Saturday, June 06, 2009

Bones and rats

I made reference to how we spent too much time in the "skeleton store" in Soho, and yes, it was Evolution. Wow. We had to hurry past it on Thursday in a rush between publishing offices, but on Sunday morning when we had a little time, we made our way straight there. What a place! If there's any way in which I'm like a 10-year-old boy, it's this: I love bones and teeth and beetles and claws and turtle shells and fossils and other weird flotsam of nature, and this shop is the place to find it.

Incidentally, it did not escape my notice that the other customers in the store at the time were primarily ten-year-old boys, accompanied by parents, and they were seriously like kids in a candy shop, agonizing over the selection of claws and rattlesnake rattles and trilobite fossils! Jim and I were agonizing too. If we'd been up to spending lots of money that day, we'd likely have come away with an "alien skull" and several huge tropical beetles, horned and winged, in glass frames. As it was, we purchased:

-- Raccoon penis bones
-- a praying mantis
-- a selection of carnivore teeth, some reproduction, some real (shark, tiger, bear, alligator)
-- a reproduction smilodon saber (for home defense, ha ha)
-- earrings made out of dangling iridescent green beetle wings
-- a large grasshopper in a vial
-- banana-flavored lollipops with scorpions encased in them (delicious!)
(The teeth, by the way, have a certain relevance to the book I am currently writing.)

Yes, I am conflicted in my fascination for these things, because I do not support the hunting of animals to fill morbid collections. A part of me would love to have a blue morpho in a frame on the wall, but the much larger part of me would rather that blue morpho be flying around in the Amazon. I didn't buy anything that came off any living animal that is not abundant -- raccoons, for example, probably exterminated as pests? I don't know. There's really no justifying any of it. It's one thing in a natural history museum, another in a curiosity shop, but . . . I'm still fascinated. I've always loved natural history museums, and I love stories about naturalists collecting in the field. But . . . it's also so offputting. I'm sure this is the closest I'll ever get to a kudu:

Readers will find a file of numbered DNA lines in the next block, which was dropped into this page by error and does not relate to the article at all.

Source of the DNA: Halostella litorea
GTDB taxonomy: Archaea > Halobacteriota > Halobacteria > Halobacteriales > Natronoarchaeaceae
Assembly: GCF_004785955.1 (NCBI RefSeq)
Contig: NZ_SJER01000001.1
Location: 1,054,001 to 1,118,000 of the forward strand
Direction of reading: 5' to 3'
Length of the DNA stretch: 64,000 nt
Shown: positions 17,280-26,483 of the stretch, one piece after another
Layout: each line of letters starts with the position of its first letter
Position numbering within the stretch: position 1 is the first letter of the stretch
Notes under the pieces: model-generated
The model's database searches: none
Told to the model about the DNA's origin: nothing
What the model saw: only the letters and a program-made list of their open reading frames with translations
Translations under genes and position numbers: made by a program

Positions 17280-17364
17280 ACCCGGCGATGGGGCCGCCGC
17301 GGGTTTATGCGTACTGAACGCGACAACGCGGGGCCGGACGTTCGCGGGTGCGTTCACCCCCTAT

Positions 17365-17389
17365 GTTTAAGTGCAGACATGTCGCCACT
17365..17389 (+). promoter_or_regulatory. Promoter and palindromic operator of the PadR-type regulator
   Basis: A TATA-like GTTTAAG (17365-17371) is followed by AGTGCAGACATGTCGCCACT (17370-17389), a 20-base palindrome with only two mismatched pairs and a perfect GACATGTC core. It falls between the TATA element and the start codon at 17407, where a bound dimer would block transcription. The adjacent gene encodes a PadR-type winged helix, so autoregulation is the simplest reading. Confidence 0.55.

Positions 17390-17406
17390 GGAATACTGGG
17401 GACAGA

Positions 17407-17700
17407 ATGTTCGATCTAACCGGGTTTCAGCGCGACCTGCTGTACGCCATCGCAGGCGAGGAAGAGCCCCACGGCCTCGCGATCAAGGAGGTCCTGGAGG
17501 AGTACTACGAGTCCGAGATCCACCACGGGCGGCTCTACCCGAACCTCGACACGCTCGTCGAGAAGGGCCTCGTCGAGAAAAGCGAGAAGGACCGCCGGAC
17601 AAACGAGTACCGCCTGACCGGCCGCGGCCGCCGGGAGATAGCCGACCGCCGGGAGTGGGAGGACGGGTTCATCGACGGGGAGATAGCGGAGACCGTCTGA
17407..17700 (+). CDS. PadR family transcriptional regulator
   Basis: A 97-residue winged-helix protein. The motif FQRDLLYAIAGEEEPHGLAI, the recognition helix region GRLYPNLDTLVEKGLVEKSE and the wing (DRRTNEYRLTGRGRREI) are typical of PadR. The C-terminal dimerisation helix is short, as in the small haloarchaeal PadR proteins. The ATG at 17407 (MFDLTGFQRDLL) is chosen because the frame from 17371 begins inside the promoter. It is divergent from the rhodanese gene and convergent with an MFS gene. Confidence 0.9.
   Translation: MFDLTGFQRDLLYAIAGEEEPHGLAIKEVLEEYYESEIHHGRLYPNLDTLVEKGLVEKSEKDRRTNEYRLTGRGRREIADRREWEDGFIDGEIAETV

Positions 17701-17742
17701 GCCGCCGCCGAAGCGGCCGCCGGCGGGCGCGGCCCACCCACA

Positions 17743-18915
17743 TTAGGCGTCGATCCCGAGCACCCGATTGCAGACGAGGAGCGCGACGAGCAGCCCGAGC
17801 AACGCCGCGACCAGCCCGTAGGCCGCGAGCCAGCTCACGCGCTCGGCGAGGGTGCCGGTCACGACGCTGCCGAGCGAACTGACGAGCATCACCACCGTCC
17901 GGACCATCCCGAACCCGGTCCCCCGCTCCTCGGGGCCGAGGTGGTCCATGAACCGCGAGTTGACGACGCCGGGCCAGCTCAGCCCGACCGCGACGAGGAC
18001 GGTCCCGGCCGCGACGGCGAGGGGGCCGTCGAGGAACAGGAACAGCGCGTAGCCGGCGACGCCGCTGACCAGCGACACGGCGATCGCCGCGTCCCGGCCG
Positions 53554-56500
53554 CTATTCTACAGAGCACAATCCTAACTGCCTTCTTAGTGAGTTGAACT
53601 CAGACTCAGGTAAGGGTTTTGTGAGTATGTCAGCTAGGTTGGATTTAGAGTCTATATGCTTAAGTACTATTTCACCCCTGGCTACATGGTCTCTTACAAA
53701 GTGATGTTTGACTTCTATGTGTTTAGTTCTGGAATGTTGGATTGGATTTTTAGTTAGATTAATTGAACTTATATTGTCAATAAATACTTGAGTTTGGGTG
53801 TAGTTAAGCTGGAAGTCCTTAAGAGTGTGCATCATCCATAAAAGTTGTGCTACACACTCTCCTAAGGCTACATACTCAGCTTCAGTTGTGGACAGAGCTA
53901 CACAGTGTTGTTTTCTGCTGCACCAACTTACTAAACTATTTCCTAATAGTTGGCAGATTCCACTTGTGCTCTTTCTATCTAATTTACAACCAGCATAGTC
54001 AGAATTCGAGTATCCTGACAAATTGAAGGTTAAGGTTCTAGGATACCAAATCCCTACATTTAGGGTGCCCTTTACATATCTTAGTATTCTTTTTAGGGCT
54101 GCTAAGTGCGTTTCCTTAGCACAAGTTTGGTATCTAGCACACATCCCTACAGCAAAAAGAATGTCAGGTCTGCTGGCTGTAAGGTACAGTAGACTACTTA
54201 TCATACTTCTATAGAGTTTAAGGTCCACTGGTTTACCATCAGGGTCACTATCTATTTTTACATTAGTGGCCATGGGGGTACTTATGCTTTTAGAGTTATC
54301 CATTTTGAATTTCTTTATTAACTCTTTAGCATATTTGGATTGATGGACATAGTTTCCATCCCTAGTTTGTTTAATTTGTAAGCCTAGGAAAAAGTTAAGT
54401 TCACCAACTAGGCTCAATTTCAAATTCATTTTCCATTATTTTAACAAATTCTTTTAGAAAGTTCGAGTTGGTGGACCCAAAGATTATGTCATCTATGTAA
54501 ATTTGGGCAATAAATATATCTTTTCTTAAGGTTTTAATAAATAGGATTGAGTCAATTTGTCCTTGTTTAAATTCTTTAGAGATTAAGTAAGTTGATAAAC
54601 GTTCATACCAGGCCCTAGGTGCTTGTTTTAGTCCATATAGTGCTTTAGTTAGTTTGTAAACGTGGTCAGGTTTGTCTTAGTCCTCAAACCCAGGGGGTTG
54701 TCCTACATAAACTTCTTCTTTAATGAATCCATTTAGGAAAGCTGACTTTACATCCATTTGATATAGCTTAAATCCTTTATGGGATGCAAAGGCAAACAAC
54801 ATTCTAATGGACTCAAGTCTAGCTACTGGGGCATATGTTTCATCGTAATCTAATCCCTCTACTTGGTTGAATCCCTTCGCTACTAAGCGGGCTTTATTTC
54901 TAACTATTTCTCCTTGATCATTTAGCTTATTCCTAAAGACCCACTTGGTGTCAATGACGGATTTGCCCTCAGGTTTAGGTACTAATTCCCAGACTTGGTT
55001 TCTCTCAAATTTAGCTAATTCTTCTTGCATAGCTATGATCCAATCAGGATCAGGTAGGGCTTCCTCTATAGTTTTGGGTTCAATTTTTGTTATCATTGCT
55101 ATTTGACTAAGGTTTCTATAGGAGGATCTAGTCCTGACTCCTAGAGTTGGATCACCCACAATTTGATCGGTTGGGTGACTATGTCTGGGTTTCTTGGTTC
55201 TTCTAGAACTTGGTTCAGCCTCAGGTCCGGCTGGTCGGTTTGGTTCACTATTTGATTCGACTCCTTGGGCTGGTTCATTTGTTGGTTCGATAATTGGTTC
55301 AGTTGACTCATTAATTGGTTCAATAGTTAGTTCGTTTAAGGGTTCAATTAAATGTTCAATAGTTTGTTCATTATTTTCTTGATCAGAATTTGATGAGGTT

The taxidermy is exceptional, and the size of this antelope is astonishing, seen close up like this. At the zoo, they're always so far away you have no idea how huge they are. And the oryx too:
Which I recently had the privilege of seeing alive in a nice-size herd in the very zoo that rescued them from extinction by means of a captive breeding program (Phoenix). The more I think about it now, the more I don't understand how my mind didn't revolt at the sight of these disembodied heads. It's so wrong. And yet, a part of me was merely in awe, like I was looking at a wall of African masks or something, and not murder victims. Ugh. I don't know. It's all so strange. Now I'm just feeling sick about my fascination.

A store where you don't have to feel slightly sick and guilty? The Scholastic Store!
I didn't know this existed. We stumbled upon it while wandering in Soho:

There's all kinds of Hogwarts shwag, plus a life-size school bus (the Magic Schoolbus? I don't know) you can sit in, and a cafe, and did I mention books? Books books books, and not all Scholastic books, I don't think.

Window-shopping from Soho to Greenwich Village yielded some displays:

And street scenes:

And for lunch we had one of the best pizzas we have ever had:
(John's Pizzeria on Bleeker St.)
We were whipped around by the wind at the Hudson River:
(Photo courtesy of the lovely Kate Schafer Testerman, with whom we went to see the Coraline musical stage adaptation that afternoon; it was highly strange and awesome.)